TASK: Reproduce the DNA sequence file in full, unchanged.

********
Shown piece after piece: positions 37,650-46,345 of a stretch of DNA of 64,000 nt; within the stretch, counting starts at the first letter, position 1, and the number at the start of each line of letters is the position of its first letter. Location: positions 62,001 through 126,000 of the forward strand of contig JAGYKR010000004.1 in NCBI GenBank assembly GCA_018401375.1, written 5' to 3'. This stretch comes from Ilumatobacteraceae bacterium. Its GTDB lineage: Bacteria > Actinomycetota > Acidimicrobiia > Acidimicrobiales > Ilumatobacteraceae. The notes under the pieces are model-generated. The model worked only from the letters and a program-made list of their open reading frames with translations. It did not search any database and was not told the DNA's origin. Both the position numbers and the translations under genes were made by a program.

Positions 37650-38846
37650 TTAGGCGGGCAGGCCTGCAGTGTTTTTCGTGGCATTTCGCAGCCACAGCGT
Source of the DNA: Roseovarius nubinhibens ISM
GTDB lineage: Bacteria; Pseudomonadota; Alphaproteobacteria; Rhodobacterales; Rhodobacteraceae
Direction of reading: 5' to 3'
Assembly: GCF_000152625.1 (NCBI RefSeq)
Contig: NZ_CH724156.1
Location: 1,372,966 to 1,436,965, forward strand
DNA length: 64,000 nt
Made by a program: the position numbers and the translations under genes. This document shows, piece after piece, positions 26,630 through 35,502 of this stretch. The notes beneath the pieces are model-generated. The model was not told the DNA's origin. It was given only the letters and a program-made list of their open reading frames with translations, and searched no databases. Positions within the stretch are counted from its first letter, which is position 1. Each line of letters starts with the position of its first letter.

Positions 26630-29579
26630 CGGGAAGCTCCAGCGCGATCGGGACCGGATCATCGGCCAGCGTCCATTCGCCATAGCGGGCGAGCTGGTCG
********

Shown piece after piece: positions 37,650-46,345 of a stretch of DNA of 64,000 nt; within the stretch, counting starts at the first letter, position 1, and the number at the start of each line of letters is the position of its first letter. Location: positions 62,001 through 126,000 of the forward strand of contig JAGYKR010000004.1 in NCBI GenBank assembly GCA_018401375.1, written 5' to 3'. This stretch comes from Ilumatobacteraceae bacterium. Its GTDB lineage: Bacteria > Actinomycetota > Acidimicrobiia > Acidimicrobiales > Ilumatobacteraceae. The notes under the pieces are model-generated. The model worked only from the letters and a program-made list of their open reading frames with translations. It did not search any database and was not told the DNA's origin. Both the position numbers and the translations under genes were made by a program.

Positions 37650-38846
37650 TTAGGCGGGCAGGCCTGCAGTGTTTTTCGTGGCATTTCGCAGCCACAGCGT
Source of the DNA: Roseovarius nubinhibens ISM
GTDB lineage: Bacteria; Pseudomonadota; Alphaproteobacteria; Rhodobacterales; Rhodobacteraceae
Direction of reading: 5' to 3'
Assembly: GCF_000152625.1 (NCBI RefSeq)
Contig: NZ_CH724156.1
Location: 1,372,966 to 1,436,965, forward strand
DNA length: 64,000 nt
Made by a program: the position numbers and the translations under genes. This document shows, piece after piece, positions 26,630 through 35,502 of this stretch. The notes beneath the pieces are model-generated. The model was not told the DNA's origin. It was given only the letters and a program-made list of their open reading frames with translations, and searched no databases. Positions within the stretch are counted from its first letter, which is position 1. Each line of letters starts with the position of its first letter.

Positions 26630-29579
26630 CGGGAAGCTCCAGCGCGATCGGGACCGGATCATCGGCCAGCGTCCATTCGCCATAGCGGGCGAGCTGGTCG